RBW Contributes to CIVICUS State of Civil Society 2014 Report (June 2014)

Rethinking Bretton Woods | Tue, Jun 17, 2014

By Aldo Caliari


An article authored by Rethinking Bretton Woods Director Aldo Caliari, “Designing Equitable Economic Policies: The Case for a G193”  is featured by CIVICUS’s third State of Civil Society Report.



CIVICUS: World Alliance for Citizen Participation released its third State of Civil Society Report. It features an article (“Designing Equitable Economic Policies: The Case for a G193”), written by Rethinking Bretton Woods Director Aldo Caliari.


In his contribution, Mr. Caliari contrasts the G20 with the UN (which a former President of the General Assembly referred to as the “G192”). Originally, the G20 was created to respond to the East Asian Financial Crisis. It gained more power in 2008-9, when it became necessary for emerging economies to be included in negotiations regarding responses to the global financial crisis. It is seen as a more democratic version of the G7/8, including the voices of developing countries while maintaining efficiency through its small size.


However, the supposed advantages of limited membership proved misleading. As the sense of emergency faded after the global financial crisis, the quick decisions faded with it. Obstacles to reaching consensus among member states in the G20 were comparable to problems reaching consensus experienced by larger and more inclusive bodies such as the UN. However, unlike the UN, the G20 lacks accountability to a broader membership. Due to the G20 countries’ influence in the UN and other universal-membership institutions, the results of their deliberations on all of these issues end up being mirrored by statements and actions by such institutions. Therefore, what is decided in these summits affects virtually the entire world. Yet, the decision makers are only accountable to a fraction of it. This is especially problematic considering the G20 has expanded its focus beyond global financial regulation to issues such as food security, climate finance, corruption, and trade.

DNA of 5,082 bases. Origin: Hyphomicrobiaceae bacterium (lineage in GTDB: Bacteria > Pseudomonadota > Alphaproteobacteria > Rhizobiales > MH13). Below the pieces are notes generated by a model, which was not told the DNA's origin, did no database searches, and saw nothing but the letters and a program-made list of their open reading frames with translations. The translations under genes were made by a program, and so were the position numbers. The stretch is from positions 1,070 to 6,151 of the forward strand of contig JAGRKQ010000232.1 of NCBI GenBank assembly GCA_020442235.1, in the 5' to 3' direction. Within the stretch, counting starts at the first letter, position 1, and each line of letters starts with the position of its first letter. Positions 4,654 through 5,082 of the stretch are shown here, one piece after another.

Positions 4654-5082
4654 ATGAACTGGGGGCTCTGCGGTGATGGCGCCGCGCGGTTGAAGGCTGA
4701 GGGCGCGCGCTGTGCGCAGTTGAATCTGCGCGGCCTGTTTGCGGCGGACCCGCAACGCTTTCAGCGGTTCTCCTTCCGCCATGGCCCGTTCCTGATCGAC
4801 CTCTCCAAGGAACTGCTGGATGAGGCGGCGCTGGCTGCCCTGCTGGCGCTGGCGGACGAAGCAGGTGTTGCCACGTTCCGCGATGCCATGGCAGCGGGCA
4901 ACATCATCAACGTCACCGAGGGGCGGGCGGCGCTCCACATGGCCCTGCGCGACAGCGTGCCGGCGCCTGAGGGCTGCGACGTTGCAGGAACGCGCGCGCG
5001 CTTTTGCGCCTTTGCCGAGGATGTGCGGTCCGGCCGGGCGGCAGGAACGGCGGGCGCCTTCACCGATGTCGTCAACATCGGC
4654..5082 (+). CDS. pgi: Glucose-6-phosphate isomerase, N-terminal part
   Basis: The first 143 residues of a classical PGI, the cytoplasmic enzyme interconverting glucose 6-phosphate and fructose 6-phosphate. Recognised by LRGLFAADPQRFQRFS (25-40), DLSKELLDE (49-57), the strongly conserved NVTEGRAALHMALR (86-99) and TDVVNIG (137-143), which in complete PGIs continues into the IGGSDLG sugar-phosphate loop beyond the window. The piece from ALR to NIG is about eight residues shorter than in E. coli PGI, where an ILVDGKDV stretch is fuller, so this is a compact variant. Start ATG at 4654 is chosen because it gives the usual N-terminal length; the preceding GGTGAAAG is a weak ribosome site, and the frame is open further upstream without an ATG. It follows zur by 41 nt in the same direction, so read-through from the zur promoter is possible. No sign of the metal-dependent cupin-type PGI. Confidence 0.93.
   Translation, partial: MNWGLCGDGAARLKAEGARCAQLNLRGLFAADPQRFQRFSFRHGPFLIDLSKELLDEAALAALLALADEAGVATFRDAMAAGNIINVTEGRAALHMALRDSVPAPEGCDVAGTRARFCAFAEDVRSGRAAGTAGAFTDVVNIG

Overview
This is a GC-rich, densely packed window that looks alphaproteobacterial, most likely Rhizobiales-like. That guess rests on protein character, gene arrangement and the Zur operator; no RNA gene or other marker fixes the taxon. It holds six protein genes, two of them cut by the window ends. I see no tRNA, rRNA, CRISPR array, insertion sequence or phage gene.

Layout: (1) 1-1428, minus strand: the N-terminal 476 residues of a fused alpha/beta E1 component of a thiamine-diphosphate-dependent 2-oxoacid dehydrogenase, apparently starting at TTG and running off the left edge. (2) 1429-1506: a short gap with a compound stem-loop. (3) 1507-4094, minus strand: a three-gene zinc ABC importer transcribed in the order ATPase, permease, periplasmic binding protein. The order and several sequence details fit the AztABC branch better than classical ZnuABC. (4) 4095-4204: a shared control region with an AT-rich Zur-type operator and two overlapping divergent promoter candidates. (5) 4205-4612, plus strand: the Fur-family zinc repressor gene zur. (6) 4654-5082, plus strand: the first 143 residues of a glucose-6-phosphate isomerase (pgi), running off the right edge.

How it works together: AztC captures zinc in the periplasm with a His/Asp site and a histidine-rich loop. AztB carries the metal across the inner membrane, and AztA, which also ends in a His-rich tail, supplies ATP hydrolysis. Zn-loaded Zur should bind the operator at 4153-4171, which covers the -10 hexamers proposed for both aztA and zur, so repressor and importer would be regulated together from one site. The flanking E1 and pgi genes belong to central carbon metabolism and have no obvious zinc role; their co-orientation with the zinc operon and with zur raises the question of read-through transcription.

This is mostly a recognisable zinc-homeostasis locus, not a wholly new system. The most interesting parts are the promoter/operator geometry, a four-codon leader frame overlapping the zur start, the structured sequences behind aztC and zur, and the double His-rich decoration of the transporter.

He argues that while countries should be able to meet to coordinate positions in global fora, it is unacceptable if those decisions are then pushed upon another 173 countries. “justifying the non-transparent and ad hoc practices of a body under the cloak of a group of friends trying to better work together is disingenuous at best,” he says.


Background on the Report


In 2014, we see a “double democratic deficit.” On the national level, the lack of transparency and accountability in supposedly-democratic countries with high rates of growth has sparked a “second wave” of mass protests, which will not disappear until the government satisfies some of their demands. In response, governments have cracked down through censorship and violence, and have attempted to limit the abilities of CSOs to operate. On a global scale, global governance institutions such as the UN are outdated, state-centric, and undemocratic, as they are controlled mostly by powerful countries that exploit the inequalities of the current international system. A citizen-oriented and democratic approach to global governance is needed, as are wider partnerships by CSOs with each other, international organizations, and national governments.


The report examines perspectives from over 30 leading experts on civil society. It also includes an “Intergovernmental Organization Scorecard,” a pilot study of data from over 450 CSOs on how well IGOs interact with civil society.

Download the full State of Civil Society report.